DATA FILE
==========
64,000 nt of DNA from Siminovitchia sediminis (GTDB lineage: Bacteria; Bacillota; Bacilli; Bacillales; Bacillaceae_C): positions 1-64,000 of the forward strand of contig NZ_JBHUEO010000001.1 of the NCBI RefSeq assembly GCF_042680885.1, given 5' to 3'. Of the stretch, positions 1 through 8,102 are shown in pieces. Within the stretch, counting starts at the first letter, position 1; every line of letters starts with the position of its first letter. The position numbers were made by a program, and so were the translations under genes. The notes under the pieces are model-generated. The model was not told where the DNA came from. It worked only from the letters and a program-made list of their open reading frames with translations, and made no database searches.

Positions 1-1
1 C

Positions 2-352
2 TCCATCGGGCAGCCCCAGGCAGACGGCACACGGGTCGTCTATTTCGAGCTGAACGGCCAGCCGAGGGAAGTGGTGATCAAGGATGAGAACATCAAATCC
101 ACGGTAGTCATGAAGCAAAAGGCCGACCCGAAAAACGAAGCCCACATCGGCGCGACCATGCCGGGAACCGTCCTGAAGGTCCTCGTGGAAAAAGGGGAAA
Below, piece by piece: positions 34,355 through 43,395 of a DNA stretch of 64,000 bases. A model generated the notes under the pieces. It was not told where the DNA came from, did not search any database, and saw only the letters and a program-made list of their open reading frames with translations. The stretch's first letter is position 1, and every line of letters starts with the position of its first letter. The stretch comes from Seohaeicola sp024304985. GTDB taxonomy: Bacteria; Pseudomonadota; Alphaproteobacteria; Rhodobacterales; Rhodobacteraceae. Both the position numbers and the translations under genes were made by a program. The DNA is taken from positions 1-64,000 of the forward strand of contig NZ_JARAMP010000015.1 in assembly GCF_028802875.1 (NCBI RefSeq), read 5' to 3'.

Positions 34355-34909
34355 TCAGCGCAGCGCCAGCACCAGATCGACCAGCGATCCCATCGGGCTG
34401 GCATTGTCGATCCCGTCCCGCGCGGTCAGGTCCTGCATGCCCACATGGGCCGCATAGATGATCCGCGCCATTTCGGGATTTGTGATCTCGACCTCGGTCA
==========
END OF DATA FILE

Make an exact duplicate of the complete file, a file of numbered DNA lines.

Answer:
64,000 nt of DNA from Siminovitchia sediminis (GTDB lineage: Bacteria; Bacillota; Bacilli; Bacillales; Bacillaceae_C): positions 1-64,000 of the forward strand of contig NZ_JBHUEO010000001.1 of the NCBI RefSeq assembly GCF_042680885.1, given 5' to 3'. Of the stretch, positions 1 through 8,102 are shown in pieces. Within the stretch, counting starts at the first letter, position 1; every line of letters starts with the position of its first letter. The position numbers were made by a program, and so were the translations under genes. The notes under the pieces are model-generated. The model was not told where the DNA came from. It worked only from the letters and a program-made list of their open reading frames with translations, and made no database searches.

Positions 1-1
1 C

Positions 2-352
2 TCCATCGGGCAGCCCCAGGCAGACGGCACACGGGTCGTCTATTTCGAGCTGAACGGCCAGCCGAGGGAAGTGGTGATCAAGGATGAGAACATCAAATCC
101 ACGGTAGTCATGAAGCAAAAGGCCGACCCGAAAAACGAAGCCCACATCGGCGCGACCATGCCGGGAACCGTCCTGAAGGTCCTCGTGGAAAAAGGGGAAA
Below, piece by piece: positions 34,355 through 43,395 of a DNA stretch of 64,000 bases. A model generated the notes under the pieces. It was not told where the DNA came from, did not search any database, and saw only the letters and a program-made list of their open reading frames with translations. The stretch's first letter is position 1, and every line of letters starts with the position of its first letter. The stretch comes from Seohaeicola sp024304985. GTDB taxonomy: Bacteria; Pseudomonadota; Alphaproteobacteria; Rhodobacterales; Rhodobacteraceae. Both the position numbers and the translations under genes were made by a program. The DNA is taken from positions 1-64,000 of the forward strand of contig NZ_JARAMP010000015.1 in assembly GCF_028802875.1 (NCBI RefSeq), read 5' to 3'.

Positions 34355-34909
34355 TCAGCGCAGCGCCAGCACCAGATCGACCAGCGATCCCATCGGGCTG
34401 GCATTGTCGATCCCGTCCCGCGCGGTCAGGTCCTGCATGCCCACATGGGCCGCATAGATGATCCGCGCCATTTCGGGATTTGTGATCTCGACCTCGGTCA